Your allusion to a "water[ing] down" by "editorial boards" of journalists presumptively biased reporting simply doesn't fit the every day realities of a newsroom, and fails to take into account the "market pressures" which have shaped everything from layouts and broadcast news formats to selection of lead stories, to the consequences of an inflation of journalistic salaries (I started in the 1960s at $75 a week on a major daily and the Runyonesque character of Front Page type reporters still existed, though there was a kid from Harvard interning as a copy editor at the time)and the nationalization of hype. Later, as a weekend radio news editor, I had to fight like hell to just report anything deemed of a "liberal" nature--a large antiwar protest, for instance.
That's why in the 70s and 80s you had the rise of all these urban "alternative" weeklies, which alas have now been absorbed by corporations like New Times and print mostly entertainment chatter.
I stand by my position: The right's whining about bias or access or whatever is a ploy for dominance. Even if I were a conservative (and in many ways I am, I guess) I'd be horrified at the totalizing drive of the US right. It is dangerous, period.
And, my friend, I live in a country that is still overwhelmed by the consequences of a movement that aimed for total control. It ain't happy. But they learned their lesson, even if it took a catastrophe to teach them.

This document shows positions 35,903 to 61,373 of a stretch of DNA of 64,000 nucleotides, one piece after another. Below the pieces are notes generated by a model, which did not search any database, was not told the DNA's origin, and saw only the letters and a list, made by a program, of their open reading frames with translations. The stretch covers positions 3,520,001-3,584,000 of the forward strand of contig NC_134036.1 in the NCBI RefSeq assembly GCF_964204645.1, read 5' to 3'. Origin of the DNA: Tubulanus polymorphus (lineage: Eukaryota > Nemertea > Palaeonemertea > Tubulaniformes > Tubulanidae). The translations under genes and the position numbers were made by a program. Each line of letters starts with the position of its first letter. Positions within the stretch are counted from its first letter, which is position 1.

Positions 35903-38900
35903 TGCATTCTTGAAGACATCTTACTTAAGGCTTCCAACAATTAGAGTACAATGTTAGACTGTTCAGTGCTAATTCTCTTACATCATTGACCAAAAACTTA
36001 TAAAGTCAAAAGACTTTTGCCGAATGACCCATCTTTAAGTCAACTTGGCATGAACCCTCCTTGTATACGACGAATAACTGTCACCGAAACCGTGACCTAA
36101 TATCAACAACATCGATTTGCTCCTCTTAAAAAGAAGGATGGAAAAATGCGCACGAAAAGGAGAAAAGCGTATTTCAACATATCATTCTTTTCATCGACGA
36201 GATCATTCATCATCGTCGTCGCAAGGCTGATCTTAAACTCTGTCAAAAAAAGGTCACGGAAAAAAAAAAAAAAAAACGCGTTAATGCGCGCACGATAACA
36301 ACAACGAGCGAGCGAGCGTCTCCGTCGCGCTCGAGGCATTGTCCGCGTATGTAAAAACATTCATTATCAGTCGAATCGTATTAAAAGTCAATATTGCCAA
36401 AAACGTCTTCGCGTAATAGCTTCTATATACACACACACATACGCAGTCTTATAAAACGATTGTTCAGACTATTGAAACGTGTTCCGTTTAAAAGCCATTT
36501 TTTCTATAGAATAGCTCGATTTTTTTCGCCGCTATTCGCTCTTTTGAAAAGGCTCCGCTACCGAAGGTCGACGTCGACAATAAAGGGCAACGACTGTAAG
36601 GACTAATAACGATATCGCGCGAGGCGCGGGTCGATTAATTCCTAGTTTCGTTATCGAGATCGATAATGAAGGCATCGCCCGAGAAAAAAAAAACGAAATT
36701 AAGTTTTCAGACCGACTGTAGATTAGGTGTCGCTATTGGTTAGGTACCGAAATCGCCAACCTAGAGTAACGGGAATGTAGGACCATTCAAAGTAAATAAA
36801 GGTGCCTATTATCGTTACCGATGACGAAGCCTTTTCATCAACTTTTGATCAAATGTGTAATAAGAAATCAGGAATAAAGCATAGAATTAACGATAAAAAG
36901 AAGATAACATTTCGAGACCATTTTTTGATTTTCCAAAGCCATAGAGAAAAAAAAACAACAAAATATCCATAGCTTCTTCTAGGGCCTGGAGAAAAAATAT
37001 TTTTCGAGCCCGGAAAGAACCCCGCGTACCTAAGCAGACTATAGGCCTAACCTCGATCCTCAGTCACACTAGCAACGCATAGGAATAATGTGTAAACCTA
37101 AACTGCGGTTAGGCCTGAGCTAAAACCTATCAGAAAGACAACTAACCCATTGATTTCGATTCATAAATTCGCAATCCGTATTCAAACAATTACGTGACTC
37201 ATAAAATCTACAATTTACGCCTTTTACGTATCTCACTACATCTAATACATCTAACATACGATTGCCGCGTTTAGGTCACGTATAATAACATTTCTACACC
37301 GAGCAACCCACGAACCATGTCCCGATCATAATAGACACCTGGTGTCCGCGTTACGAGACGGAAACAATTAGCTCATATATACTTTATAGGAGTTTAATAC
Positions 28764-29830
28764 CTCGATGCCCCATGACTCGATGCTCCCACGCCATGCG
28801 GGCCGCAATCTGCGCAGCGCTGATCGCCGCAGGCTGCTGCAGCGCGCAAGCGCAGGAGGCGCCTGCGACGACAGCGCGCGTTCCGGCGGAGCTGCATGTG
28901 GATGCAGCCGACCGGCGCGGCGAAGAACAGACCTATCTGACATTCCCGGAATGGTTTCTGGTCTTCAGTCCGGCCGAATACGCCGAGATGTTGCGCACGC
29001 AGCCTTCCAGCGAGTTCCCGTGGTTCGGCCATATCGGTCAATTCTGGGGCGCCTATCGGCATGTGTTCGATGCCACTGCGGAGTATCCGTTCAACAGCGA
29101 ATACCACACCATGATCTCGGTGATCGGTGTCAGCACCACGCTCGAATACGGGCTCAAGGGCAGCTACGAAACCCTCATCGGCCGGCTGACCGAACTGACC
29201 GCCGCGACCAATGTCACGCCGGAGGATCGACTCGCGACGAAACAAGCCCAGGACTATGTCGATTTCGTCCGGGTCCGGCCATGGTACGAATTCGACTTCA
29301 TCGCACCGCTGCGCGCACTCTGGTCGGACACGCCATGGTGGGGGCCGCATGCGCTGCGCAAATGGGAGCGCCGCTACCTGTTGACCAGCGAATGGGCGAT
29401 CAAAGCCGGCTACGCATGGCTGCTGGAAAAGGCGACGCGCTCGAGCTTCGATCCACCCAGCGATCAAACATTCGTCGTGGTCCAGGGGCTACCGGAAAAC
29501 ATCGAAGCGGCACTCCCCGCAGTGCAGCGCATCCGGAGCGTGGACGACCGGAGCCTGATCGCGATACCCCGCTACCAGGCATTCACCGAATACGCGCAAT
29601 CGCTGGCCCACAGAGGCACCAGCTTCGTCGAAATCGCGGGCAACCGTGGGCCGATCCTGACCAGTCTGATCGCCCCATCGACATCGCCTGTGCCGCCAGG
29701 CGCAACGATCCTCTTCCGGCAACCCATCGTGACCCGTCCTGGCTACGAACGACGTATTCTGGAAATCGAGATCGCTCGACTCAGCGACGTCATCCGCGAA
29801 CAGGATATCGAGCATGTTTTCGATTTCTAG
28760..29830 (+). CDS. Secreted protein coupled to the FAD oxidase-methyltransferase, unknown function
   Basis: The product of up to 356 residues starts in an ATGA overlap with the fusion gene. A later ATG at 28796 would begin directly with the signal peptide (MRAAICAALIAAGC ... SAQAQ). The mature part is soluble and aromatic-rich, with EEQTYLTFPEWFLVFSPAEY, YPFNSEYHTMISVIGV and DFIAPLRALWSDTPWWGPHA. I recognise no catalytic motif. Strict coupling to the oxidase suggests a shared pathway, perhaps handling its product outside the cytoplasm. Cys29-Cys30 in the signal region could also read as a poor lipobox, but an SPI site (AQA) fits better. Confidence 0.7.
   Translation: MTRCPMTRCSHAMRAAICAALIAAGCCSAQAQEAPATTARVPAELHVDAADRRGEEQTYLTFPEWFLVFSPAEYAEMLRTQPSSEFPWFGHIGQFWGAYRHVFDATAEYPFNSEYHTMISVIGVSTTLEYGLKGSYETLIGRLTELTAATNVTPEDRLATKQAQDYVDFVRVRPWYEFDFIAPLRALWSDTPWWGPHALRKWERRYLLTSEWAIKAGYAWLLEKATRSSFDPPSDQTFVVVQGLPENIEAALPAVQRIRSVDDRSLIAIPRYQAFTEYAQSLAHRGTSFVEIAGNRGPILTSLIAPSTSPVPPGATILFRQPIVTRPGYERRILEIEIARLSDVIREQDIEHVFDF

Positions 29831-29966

James E. Thornton - 4/1/2005
I attended a community college in Virginia in 1995-1996, and the University of New Orleans 2000-2003. At both universities the faculty were overwhelmingly liberal and I got into heated debates; especially in Philosophy and English literature. The historians were almost as bad. I was an older student being active duty military and innoculated against the brainwashing. The younger students for in their early 20's took the bait, hook, line, and sinker.
Mr. Leckie is an old acquaintance of mine on the site and he likes to throw a grenade now and then to keep it interesting.
I have read the posts and taken a look at the tables presented by Mr. Plott and I agree with him. There is some other factor that moderates students after they graduate or leave the university. Identifying that force may be a worthy undertaking for a Sociologist so I disagree with Mr. Plott that this issue is trivial and not worth debating.
James E. Thornton - 4/1/2005
I can agree with you on the risk taking nature of entrepenuers, but I still believe that very large corporations are conservative by reflex. For example, new product lines and services are rarely introduced. Even if current lines are not selling well.
You fail to convince me on the media. Perhaps editorial boards water down the personal bias of the journalists, but even so I would say the media is liberal. I have no problem with that. American newspapers were very polemic from the founding of the Republic.